The pain now being experienced by each person who loved or cared about one of the four innocent people who were murdered on Wednesday is something few of us can even bear to imagine. Processing the senselessness of those deaths will be a long and complex journey. We can only hope that the public expression of solidarity with them helps in some small way to ease this terrible burden.
For all the focus on Parliament and the assault on our democracy, it must not be forgotten that it was ordinary people visiting, enjoying and living in London who bore the brunt of this attack. And while the attacker was able briefly to penetrate the parliamentary estate, PC Palmer gave his own life in a way that mercifully ensured that the bloodshed was not greater. His heart-breaking sacrifice is a tribute to the sense of duty and service that binds our nation together.
The attacker’s impact, in contrast, is pitiful. There has naturally been enormous media interest in this assault, but that should not be taken by his ideological backers as any sort of triumph.
This has been the second high profile attack that my central London constituency has withstood from terrorists since I have been its MP. But 12 long years separate these incidents. In light of the complex, detailed and difficult work undertaken each day to prevent such outrages, I see those 12 years as a remarkable achievement and testament to the work of our police, security services and policymakers.
It is also a mark of the level-headedness of Londoners. For all the talk of isolated and divided communities, for all the panic about radicalisation, this most dynamic, diverse and cosmopolitan of cities – now over 8m strong – remains remarkably harmonious. Terrorism preys on communities that practice openness and tolerance. Indeed it is these beliefs rather than our ethnic origins, race or religion which makes us what we are, and which threaten radicals who understand that their rigid, simplistic world view is undermined by such principles.
One is rightly nervous about tempting fate on this subject. There is never cause to be complacent, of course. Yet nor should we be alarmist. The truth is that this latest attack was blunt and clumsy rather than sophisticated. As such, it is notable how few calls there have been for a marked change of policy in the aftermath of Wednesday’s events.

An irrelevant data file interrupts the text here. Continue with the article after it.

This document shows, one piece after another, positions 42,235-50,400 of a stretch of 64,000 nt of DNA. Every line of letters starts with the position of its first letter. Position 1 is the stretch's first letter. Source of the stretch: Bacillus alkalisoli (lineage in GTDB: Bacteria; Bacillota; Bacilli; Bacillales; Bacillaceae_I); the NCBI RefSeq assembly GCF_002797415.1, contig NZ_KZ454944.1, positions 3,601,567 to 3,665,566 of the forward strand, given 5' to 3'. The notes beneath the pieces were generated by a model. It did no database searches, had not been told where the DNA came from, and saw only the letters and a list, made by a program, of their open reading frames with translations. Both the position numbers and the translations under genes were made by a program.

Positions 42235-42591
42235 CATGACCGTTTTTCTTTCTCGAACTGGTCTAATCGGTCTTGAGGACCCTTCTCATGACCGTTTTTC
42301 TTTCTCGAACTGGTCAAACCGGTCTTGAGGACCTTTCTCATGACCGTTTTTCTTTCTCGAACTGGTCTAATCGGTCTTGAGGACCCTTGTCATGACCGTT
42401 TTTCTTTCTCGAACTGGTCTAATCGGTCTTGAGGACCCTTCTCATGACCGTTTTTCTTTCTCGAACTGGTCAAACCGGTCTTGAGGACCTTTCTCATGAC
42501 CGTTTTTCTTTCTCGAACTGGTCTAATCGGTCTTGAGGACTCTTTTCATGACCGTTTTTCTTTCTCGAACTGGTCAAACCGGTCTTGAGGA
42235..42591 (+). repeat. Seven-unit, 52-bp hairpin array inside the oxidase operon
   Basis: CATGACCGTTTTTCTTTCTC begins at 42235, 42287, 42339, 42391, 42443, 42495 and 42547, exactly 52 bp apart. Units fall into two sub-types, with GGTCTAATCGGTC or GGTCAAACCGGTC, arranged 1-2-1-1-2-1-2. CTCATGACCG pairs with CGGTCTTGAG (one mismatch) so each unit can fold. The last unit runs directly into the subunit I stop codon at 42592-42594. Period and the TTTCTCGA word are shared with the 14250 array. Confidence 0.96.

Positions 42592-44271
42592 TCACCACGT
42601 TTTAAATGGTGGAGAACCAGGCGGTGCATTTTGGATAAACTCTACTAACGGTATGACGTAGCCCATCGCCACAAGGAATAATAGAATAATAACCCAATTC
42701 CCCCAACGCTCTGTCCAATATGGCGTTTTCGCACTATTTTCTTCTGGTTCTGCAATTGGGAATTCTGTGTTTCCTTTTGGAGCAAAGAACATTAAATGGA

During the five years of the last Parliament, I sat on the Intelligence and Security Committee, scrutinising the work of our security services. We have come a long way in our expertise since the 7 July attacks. We have learned to be fluid, changing our approach as the terrorists change theirs. We have become more sophisticated at profiling and targeting. Agencies and local government work much more effectively with one another.
While it is easy to feel vulnerable on the capital’s streets as a pedestrian, look a little closer and you will notice the work that has been done in recent years to the streetscape in order to mitigate the risk of car attacks and the like – narrowing junctions, tighter bends to make it harder to gain speed and so on. There are even systems in place in the TfL control rooms to change traffic flow and block particular vehicles. Our defence is now multidimensional.
The security services prefer to use the term “self-starter” to define what the media tend to label “lone wolf” attacks. Identifying which of the 3,000 people to put under full surveillance is one of their most difficult judgement calls, and becomes even harder when person-to-person contact is replaced with internet radicalisation. Insofar as there needs to be policy change after Wednesday, it is to ensure that we allow our security services to keep up to speed with the latest terror tactics and to learn whatever lessons come from the detailed profiling exercise which will now be taking place over Khalid Masood when it comes to the networks and internet sites with which he has come into contact.
We should not even entertain the idea that the actions of this murderer will have any broader impact on our powerful ideals of democracy, liberty and respect for human life. It goes without saying that his mark on the world, in inflicting only pain on others, is pathetically insignificant when contrasted to the dignity of those whose lives he stole.